The Pigeon Hill Area was documented by the Weston Historical Commission in 1998 and includes the following properties: 7, 11, 17-19, 21, 25, 29, 34, 38, 42 44, and 45 Hill Top Rd; 2, 3, 10, 13, 20, 26, 32, 50, and 56 Pigeon Hill Rd.
To see the original 1998 Area form including data sheets and photographs, click here: Pigeon Hill Area Form
This early suburban neighborhood of substantial middle class homes–the first of its kind in Weston– is set on a hill in the geographical center of the town, just north of the abandoned railroad tracks of the former Central Massachusetts Railroad. The neighborhood is characterized by a winding street pattern and naturalistic landscaping, with many mature trees and shrubs. The steeply sloping topography influences the siting of most houses within the neighborhood and adds visual interest. Where houses could not be built because of steep slopes, the hillsides are left in a natural, wooded state. In addition to the topographical irregularity and informal landscape style, the physical setting of the neighborhood is characterized by many ledge outcroppings and large glacial boulders scattered randomly. A few houses have stone walls along the street and some are enclosed by low fences. Included within this area form are 21 houses, several notable carriage houses and a greenhouse on lots of between one and four acres. Houses are frame construction in Shingle Style, Colonial Revival and Tudor styles popular in the first two decades of the 20th century. Most of the houses are simple “country” versions of these styles, predominantly 2 1/2 story, with some smaller houses. Most houses have been preserved largely intact, with their original type of shingle or clapboard facing material; however, in some cases aluminum/vinyl siding has substantially altered design character.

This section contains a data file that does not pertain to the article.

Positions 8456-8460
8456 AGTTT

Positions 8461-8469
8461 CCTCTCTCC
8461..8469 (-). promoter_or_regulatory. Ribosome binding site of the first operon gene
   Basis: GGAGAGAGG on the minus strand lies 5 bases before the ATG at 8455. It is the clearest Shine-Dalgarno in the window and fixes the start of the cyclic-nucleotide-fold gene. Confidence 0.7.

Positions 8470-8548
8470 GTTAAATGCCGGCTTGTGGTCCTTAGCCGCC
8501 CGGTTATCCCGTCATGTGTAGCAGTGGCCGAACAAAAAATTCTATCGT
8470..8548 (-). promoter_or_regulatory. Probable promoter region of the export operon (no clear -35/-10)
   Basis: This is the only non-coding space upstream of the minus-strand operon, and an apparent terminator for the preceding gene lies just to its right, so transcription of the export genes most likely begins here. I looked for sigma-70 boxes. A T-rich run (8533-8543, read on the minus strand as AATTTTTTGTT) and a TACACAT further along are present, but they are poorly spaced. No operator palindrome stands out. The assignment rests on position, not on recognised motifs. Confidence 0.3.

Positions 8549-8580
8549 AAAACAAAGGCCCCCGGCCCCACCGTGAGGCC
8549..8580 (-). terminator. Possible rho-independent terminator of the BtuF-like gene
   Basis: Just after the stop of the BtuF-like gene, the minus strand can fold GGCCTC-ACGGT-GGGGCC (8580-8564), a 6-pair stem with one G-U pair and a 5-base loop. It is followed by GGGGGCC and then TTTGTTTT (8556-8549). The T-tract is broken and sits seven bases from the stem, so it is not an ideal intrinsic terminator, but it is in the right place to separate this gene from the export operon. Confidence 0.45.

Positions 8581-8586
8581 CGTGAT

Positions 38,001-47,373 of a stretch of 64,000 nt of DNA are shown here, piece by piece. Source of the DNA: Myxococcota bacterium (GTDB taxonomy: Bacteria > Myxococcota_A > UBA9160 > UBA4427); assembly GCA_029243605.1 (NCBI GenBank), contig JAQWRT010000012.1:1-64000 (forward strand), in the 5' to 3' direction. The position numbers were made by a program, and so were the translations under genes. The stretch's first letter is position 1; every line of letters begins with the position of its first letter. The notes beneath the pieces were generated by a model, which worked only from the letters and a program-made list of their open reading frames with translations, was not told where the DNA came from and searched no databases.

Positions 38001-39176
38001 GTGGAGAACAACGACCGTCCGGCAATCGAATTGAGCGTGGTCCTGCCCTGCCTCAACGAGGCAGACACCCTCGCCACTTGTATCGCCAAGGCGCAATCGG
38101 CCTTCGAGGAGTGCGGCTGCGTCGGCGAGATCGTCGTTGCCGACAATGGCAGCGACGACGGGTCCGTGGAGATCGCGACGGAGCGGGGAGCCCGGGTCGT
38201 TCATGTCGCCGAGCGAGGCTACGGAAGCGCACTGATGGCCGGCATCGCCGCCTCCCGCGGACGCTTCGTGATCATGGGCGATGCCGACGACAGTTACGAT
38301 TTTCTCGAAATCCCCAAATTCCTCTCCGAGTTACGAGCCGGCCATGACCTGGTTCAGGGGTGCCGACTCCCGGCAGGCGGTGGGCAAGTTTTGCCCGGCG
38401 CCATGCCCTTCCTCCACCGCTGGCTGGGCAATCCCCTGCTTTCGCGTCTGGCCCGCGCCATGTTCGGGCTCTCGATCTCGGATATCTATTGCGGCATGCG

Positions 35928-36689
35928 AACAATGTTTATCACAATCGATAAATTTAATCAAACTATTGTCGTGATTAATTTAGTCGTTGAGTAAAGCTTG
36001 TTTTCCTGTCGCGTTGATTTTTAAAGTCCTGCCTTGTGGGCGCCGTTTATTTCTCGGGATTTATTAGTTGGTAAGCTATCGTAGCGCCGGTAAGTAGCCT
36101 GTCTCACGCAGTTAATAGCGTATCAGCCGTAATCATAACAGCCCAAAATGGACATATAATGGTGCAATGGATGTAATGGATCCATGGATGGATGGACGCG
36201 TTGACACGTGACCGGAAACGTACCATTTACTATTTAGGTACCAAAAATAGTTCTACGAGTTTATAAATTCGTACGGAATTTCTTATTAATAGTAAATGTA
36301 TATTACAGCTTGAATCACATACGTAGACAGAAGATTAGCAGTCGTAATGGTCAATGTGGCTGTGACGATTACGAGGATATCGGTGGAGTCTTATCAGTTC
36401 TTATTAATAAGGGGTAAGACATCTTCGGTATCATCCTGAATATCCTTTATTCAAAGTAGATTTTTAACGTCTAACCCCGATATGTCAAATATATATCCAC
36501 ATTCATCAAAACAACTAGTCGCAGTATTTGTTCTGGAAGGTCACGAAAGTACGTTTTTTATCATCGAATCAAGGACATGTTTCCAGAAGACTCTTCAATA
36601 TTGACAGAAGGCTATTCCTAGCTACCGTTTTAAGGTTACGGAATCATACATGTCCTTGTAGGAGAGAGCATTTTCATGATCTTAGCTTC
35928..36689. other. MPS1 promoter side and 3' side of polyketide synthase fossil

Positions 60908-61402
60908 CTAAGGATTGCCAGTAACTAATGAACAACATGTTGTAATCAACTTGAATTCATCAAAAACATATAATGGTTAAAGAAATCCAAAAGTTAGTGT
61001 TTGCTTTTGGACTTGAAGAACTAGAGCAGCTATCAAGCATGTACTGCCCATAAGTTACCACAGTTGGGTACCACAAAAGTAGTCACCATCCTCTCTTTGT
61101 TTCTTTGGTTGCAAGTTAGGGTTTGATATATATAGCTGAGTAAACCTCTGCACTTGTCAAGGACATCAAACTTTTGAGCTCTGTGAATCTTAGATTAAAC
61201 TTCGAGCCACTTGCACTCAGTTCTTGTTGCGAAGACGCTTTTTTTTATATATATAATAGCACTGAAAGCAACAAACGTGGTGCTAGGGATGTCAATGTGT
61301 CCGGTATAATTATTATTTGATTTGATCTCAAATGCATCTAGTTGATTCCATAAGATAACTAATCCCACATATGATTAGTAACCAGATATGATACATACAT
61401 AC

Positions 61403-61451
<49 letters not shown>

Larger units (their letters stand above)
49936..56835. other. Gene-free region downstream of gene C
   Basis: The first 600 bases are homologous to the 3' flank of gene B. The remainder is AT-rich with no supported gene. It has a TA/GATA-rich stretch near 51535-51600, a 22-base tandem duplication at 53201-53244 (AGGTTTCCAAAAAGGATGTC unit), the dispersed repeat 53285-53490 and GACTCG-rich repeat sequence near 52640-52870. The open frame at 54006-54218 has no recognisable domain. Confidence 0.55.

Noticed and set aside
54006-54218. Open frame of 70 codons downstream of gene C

50 Pigeon Hill Road (1891, MHC 254), the earliest house in the neighborhood, is a well-detailed, idiosyncratic Shingle Style example designed by architect Samuel Mead as his own residence. This unusual, well-preserved property, which includes a carriage house and greenhouse on 15 acres, is discussed in detail in an individual inventory Form B.
Almost half of the remaining houses were built within a decade after Horace Sears subdivided the property in 1897. The Sears plan, prepared by W.A.Mason & Son, surveyors from Central Square in Cambridge, was the first in Weston to offer this type of planned residential subdivision located off the main road with a traffic pattern designed to discourage use of the streets except by residents of the neighborhood.
The first two lots in the Sears subdivision were purchased by another architect, Alexander S. Jenney, who built a simple Colonial Revival house at 44 Hill Top Road (1898, MHC 564, Map #12). What was probably the next house in the neighborhood, 21 Hill Top Road (1898, MHC 560, Map #6), was designed in a more detailed and more “correct” version of the Colonial Revival which became popular at the turn of the century as architects and builders began to study Colonial prototypes more carefully. This house imitates the proportions and design of the New England “saltbox,” emphasizing the dramatic sweeping roofline by facing the house to the south so that the gable end faces the street. Other 18th century features on the four-bay, shingled house include 12/12 window sash and a large brick central chimney.